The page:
- Conditions of Use to sign which includes your property management roles (including maintenance requirements), our management role, and the provider’s role. Note: this will soon be available for you to download.
You must sign the Conditions of Use document and return it to your property advisor. We then issue a work order for the provider to start your OMB project.
Phase 3: Project delivery
Sign the contract and start the project
After the project design is approved, we sign a works order with the provider, which is a notice to start the next stage of the project. The provider then applies for building consents.
Receive the construction management plan
The provider issues you with a construction management plan which includes:
- a site-specific health and safety plan
- risk register
- quality plan
- traffic management plan
- security plan
- a site condition report.
Carry out site works not associated with the OMB
You must carry out and pay for any of the work not directly associated with delivering the OMB. Talk to your property advisor about the funding streams to pay for this work.
Prepare and deliver the OMB onsite
Before the provider can deliver your OMB, allow them access to your school so they can:
- construct foundations
- install service connections directly linked to the OMB.
The provider delivers the OMB to your school site, installs it on its foundations and connects all of the services.
Complete the project
Once all the project work is complete the provider submits the practical completion documents to the contract management office for approval.
Your OMB is ready for use
Once our office gives approval, your OMB is ready to be occupied. The provider then gives you:
- training advice and manuals for the systems in the OMB, such as mechanical and ventilation systems
- a maintenance plan for general cleaning and planned maintenance for you to follow.
Notify us of any defects within 6 months
The defects liability period is 6 months. If you find faults during this time, you can contact the NTP team and the provider then fixes the faults. A defect means any error, omission, shrinkage, undue deterioration or other fault associated with the building.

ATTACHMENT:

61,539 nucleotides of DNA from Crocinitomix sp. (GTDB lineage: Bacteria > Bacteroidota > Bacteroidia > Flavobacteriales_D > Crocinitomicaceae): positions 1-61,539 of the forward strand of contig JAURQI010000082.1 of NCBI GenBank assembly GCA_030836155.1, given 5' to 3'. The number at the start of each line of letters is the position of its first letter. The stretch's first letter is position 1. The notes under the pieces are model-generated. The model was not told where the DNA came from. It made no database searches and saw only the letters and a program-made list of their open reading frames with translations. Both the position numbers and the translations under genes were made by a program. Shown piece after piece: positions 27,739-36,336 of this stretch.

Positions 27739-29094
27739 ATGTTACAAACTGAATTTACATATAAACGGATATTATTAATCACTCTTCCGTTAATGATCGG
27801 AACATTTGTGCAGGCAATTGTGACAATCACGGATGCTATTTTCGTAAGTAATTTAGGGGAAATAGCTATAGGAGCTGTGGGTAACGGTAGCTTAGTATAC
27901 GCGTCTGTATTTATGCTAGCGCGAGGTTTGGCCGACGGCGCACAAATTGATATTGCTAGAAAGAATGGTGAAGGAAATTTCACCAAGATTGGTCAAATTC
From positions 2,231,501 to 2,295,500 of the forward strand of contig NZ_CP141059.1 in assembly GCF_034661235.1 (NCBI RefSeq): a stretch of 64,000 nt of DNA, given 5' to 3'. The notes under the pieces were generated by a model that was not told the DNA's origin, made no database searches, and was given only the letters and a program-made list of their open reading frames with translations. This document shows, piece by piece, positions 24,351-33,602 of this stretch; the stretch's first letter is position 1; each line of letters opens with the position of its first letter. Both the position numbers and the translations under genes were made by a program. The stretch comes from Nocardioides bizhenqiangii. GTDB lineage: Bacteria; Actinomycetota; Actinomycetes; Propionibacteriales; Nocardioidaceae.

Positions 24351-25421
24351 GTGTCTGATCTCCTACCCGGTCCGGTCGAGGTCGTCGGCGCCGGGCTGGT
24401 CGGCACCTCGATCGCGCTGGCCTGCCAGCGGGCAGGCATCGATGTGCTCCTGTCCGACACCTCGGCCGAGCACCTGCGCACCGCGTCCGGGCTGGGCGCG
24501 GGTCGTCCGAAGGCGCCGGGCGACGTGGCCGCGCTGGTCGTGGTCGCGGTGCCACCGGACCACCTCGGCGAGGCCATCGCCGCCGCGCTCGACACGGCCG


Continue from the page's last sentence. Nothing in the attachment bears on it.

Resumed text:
Complete our evaluation form
After 4 months — the accommodation period — we send you a simple post-occupancy evaluation document to complete. This helps us improve our product and services.
You're responsible for maintaining your buildings and we provide maintenance funding through your Property Maintenance Grant.
Make sure you plan your maintenance in line with the provider’s maintenance and cleaning plan, so you’re covered by warranties and keep your buildings in their best condition.
You can pay for upgrades to the buildings using 5YA funding or board funding, such as fundraising or grants.
- you need our written agreement
- we retain ownership of the building and have the right to relocate it if it’s no longer needed at your school – this includes any upgrades paid for with board funding.
Providing upgrades to the OMB without written agreement from the Ministry may affect the warranties and guarantees.
During the defects period, you'll need to contact us immediately if your building requires repairs from damage to:
- the weathertightness envelope of the building
- any part of the building’s structure
- HVAC systems, or
- the electrical system.
During the term of the contract the provider is responsible for any repair work required to the items above. Works carried out by other contractors may affect the warranties and guarantees within the contract.
If you’re using an OMB as temporary accommodation while work on other buildings is under way, the provider will remove it when you no longer need it.
Temporary accommodation situations also include:
- emergency responses
- roll growth that’s unlikely to be sustained
- replacement buildings at schools with declining rolls.
We’ll discuss with you how long you need the OMB for in temporary situations. This helps us with forecasting and providing OMBs for future host schools that need short-term classroom solutions.